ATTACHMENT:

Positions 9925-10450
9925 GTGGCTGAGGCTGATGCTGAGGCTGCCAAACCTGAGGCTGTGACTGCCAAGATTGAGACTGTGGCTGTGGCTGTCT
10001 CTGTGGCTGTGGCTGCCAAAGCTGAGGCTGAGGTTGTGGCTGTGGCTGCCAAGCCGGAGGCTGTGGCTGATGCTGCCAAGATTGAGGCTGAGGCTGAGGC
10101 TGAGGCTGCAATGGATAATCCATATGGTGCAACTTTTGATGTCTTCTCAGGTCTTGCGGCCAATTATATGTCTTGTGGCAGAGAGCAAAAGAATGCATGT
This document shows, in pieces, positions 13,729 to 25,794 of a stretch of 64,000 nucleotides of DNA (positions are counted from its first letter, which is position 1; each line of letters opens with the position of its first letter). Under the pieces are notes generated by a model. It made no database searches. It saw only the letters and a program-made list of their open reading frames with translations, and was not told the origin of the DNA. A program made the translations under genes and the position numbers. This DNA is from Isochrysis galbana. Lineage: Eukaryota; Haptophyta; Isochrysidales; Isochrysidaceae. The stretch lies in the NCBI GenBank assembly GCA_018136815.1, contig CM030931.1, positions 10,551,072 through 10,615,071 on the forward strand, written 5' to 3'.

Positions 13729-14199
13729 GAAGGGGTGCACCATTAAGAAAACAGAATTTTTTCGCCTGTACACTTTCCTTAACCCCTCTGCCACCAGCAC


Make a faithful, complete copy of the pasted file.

Positions 9925-10450
9925 GTGGCTGAGGCTGATGCTGAGGCTGCCAAACCTGAGGCTGTGACTGCCAAGATTGAGACTGTGGCTGTGGCTGTCT
10001 CTGTGGCTGTGGCTGCCAAAGCTGAGGCTGAGGTTGTGGCTGTGGCTGCCAAGCCGGAGGCTGTGGCTGATGCTGCCAAGATTGAGGCTGAGGCTGAGGC
10101 TGAGGCTGCAATGGATAATCCATATGGTGCAACTTTTGATGTCTTCTCAGGTCTTGCGGCCAATTATATGTCTTGTGGCAGAGAGCAAAAGAATGCATGT
This document shows, in pieces, positions 13,729 to 25,794 of a stretch of 64,000 nucleotides of DNA (positions are counted from its first letter, which is position 1; each line of letters opens with the position of its first letter). Under the pieces are notes generated by a model. It made no database searches. It saw only the letters and a program-made list of their open reading frames with translations, and was not told the origin of the DNA. A program made the translations under genes and the position numbers. This DNA is from Isochrysis galbana. Lineage: Eukaryota; Haptophyta; Isochrysidales; Isochrysidaceae. The stretch lies in the NCBI GenBank assembly GCA_018136815.1, contig CM030931.1, positions 10,551,072 through 10,615,071 on the forward strand, written 5' to 3'.

Positions 13729-14199
13729 GAAGGGGTGCACCATTAAGAAAACAGAATTTTTTCGCCTGTACACTTTCCTTAACCCCTCTGCCACCAGCAC